Both employers and employees are alarmed when a pre-existing condition is being tackled because insurance companies tend to use this term to avoid payment, blaming workplace sustained injuries to already existing medical conditions. As a responsible and considerate employer, it is your obligation to know how a pre-existing condition can affect your employees, most especially their compensation benefits.
In this post, you’ll learn more about a pre-existing condition and how it can affect workers’ compensation claims and benefits.
Defining Pre-existing Condition
According to Mike Rainwater, most employees are greatly concerned about how pre-existing conditions can affect workers’ compensation benefits, so employment law is designed to protect the health and interest of workers. Employers should also do the same.
A pre-existing condition refers to a health problem or medical condition already experienced by a person before enrolling in insurance coverage. When it comes to workers’ compensation purposes, a pre-existing condition is a medical problem that already existed before the employee started working under their current employer. It may also pertain to a health issue that occurred before an injury or an accident.
The common examples of pre-existing conditions include the following:
- Muscle tears or strains
- Heart disease
- Orthopedic problems
Pre-existing Condition Complicates Claim
If an employee has been injured while performing their duties, having a pre-existing condition can complicate their compensation claim. It can nullify or void a claim, which can impact an employee’s benefits.
As an employer, you should make sure that your employees are educated about the impacts of pre-existing conditions in processing claims. You’ll become their advocate for healthcare, which strengthens employee-and-employer relationship. In toto, choosing the best insurance company for liability insurance safeguards both you and your employees.
Reduced Or Denied Workers’ Compensation Benefits
Employers should be aware that if a worker previously got injured on a specific body part while working for a company, then sustained another injury on the same body part while working for a new company, the amount of workers’ compensation benefits can be reduced. For related injuries, the new employer might only pay for the compensation of an increase in permanent impairment.
For instance, if an employee has been diagnosed with permanent disability and is eligible for a $20,000 permanent impairment award, they will only be given the remainder if they already received a portion of this amount. If proven that the pre-existing condition didn’t permanently worsen the most recent workplace injury, the worker won’t receive any permanent partial disability award.
On the other hand, the current employer will be required to pay hospitalization and other medical expenses for the treatment of a new work-related injury. Also, the employer would need to pay temporary disability benefits or time-loss compensation benefits if the employee is unable to work.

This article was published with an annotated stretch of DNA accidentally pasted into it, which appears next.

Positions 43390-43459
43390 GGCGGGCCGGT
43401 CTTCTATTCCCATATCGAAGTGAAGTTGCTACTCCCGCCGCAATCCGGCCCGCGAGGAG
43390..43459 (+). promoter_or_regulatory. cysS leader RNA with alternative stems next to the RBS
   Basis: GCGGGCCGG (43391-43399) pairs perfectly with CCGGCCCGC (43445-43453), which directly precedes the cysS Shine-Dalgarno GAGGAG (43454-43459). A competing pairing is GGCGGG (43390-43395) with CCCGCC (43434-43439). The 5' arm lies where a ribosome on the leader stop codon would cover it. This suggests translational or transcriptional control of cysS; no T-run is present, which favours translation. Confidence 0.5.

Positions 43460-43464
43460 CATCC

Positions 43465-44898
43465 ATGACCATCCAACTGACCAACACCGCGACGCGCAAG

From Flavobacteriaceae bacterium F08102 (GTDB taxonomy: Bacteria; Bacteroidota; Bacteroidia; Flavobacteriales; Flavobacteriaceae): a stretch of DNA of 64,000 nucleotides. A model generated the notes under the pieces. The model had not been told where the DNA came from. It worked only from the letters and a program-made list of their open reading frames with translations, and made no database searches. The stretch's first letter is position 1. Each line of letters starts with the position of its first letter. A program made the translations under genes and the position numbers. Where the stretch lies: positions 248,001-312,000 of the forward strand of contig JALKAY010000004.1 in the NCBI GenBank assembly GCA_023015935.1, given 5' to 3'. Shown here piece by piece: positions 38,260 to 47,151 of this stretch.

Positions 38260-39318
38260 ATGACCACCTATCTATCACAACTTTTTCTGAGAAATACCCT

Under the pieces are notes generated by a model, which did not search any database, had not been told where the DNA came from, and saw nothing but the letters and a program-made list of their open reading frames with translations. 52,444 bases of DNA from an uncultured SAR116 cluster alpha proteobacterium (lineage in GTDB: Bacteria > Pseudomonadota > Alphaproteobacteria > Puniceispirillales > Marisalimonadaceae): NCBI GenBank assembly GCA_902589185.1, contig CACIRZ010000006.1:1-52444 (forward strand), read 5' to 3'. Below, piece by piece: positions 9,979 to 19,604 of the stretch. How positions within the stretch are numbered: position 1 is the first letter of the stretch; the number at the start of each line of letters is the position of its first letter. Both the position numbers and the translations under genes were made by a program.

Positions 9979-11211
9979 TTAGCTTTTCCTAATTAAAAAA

Determining Pension And Permanent Disability
As an employer, you should also know how any pre-existing condition and an unrelated condition affect a total and permanent disability. For instance, if an employee has a significant pre-existing condition and current industrial injuries, the employer has options that can affect the full payment of pension and disability benefits.
Can an employee get disability insurance even with a pre-existing condition? Yes, definitely. The pre-existing condition can be excluded, and the employee can get income protection for other causes of injury or disability. That’s why consulting a workers’ compensation lawyer is essential to ensure that employees receive their pension and disability benefits accordingly.
Here’s a list of how a workers’ compensation lawyer can help both employers and employees:
- Enables employers to develop a better workers’ compensation plan for employees
- Gathers substantial evidence, such as medical reports, laboratory analysis, studies, and findings of different medical professionals, to support the claim
- Assesses all possible loopholes of the insurance company’s reason for reducing the benefit or denying the claim
- Ensures that the amount of workers’ compensation benefit is fair enough. Insurance companies can present evidence that an employee shouldn’t be given the full amount of benefits, but a good work comp lawyer can help the employee counteract them.
- Finds ways to increase the amount of work comp, pension, and disability benefits
- Handles the case and brings it to the next level or court trial as needed
Pre-existing conditions can greatly affect workers’ compensation claims. If your employees or the insurance company starts to ask questions about pre-existing conditions, it’s a clear signal that you need to be readily discussing the legalities. Consult a workers’ compensation lawyer right away if this event happens to ensure that your employees obtain maximum compensation benefits they deserve while protecting your company against the legal consequences of not providing what your employees deserve under the law.